I switched on the TV and Horizon was on and I waited for my bit. I recognised the blonde girl with the microphone and I knew it was my bit was coming up. And there I was. I looked old and sick. I forgot how old I was. Somehow I’d lost track of time and believed I was a young man, how funny, how funny the tricks the mind plays on you when you experience such stresses as a diagnosis of death. I wished it wasn’t true. I wished aloud and in my bedroom, black and a crisp blue television light lighting the clutter of many lonely years, clothes, shoes, books, papers, cigarette butts with the stink of both old ashy tobacco and of stale spit, the chair, unused at the dresser. How old is Kim? She is young but I can’t remember her age. The phone just rang. It was Kim. She saw me on TV. I asked her how old she was and she said she was thirty. She then told me I was seventy-nine. I thought I was thirty. No. Kim is one of my students. I forgot to tell you that. She’s a nice girl, smart, she scores the highest on her papers. I’d probably say, off the record, she’s my best student. I talk to her more than anyone, you know, unless I have to talk to the doctor. My sister and I don’t say much to each other any more, we’re just too old, we’ve known each other too long, we’ve ran out of things to say.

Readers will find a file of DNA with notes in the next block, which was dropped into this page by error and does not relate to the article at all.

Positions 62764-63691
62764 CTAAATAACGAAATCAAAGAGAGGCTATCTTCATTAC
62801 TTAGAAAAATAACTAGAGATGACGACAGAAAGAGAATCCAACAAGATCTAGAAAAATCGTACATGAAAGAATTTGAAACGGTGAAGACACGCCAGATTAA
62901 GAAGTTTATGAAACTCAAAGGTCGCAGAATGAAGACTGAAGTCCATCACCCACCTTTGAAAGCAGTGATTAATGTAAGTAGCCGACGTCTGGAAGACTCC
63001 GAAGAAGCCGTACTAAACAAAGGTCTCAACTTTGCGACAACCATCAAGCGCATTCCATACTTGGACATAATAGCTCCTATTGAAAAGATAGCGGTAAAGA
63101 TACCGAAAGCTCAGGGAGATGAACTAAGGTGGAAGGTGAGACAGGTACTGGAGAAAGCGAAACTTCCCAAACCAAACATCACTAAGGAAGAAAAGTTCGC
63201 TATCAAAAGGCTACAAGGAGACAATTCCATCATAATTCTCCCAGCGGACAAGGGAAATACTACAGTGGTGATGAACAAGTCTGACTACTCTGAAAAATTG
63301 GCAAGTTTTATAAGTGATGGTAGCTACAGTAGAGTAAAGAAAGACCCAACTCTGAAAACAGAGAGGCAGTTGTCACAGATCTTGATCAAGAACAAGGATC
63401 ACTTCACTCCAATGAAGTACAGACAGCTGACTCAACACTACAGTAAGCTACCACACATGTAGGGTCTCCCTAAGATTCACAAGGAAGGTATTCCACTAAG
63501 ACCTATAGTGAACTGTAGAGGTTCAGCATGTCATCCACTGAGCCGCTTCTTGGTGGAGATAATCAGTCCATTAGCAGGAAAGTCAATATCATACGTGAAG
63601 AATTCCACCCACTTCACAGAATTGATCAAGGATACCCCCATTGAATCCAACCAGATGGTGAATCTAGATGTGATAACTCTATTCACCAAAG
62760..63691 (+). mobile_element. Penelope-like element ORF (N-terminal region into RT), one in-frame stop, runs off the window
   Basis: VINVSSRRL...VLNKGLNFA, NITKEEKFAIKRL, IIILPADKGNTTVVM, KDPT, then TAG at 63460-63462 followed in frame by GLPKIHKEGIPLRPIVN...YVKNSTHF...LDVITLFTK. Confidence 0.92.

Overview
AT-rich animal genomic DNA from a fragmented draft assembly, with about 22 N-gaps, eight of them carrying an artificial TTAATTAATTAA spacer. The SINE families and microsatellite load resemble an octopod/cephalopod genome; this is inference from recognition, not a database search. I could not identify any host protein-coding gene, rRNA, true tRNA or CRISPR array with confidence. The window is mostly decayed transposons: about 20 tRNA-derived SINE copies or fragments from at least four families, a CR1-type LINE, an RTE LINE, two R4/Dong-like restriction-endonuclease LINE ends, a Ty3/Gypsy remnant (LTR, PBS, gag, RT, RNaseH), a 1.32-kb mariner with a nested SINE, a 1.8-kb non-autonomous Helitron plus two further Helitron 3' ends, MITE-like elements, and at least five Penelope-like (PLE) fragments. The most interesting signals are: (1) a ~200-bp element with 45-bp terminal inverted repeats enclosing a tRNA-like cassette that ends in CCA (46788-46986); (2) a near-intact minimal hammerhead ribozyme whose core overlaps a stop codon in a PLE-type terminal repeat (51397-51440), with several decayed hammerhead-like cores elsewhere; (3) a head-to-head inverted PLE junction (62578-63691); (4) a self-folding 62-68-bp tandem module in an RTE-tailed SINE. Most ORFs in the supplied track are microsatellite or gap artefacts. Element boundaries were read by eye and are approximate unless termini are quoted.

Kim listens to me. I remember when you used to listen to me. I’d listen to you, too. I always did listen. I loved your voice. You’d talk for ages about one thing. I hated your opinions and I’d shut up and just let you win the argument. I told the doctor the same things I told Kim. About you. That I miss you. That I can’t let you go. I remember you so well. When we were young. I remember the feel of your skin on your arms and your neck, your face.

I can’t be young forever, everyone has to die, I suppose. I drank my tea. I finished speaking in my interview on TV and I thought to myself what I would be doing as soon as the camera moved away from me and it felt good like I was a celebrity and the blonde with the microphone was young, probably twenty-something, and she was very attractive and I wasn’t at all and I thought about dying and the thought was similar to the word ‘ending’ and that word got me worried, that everything was coming to an end, and it’s not that I want things to end but that I’m scared things will end, because of how real it is, how fast time moves and that time has to move and it’s not fair because I wanted to live forever, and I always thought I would live forever. But the doctor told me I would die. So now I know for sure that I’m human and life is just a passing thing, like a breeze past my ear.

The programme ended and the credits rolled up the screen. A voice said, ‘Next up on BBC Two … ’ I wondered what would be next for me after I end and the credits roll up. I don’t know.

Anyway, that’s me rambling on as I always did. I hope you’re well.

Yours truly,

                                           

 

© Michael Holloway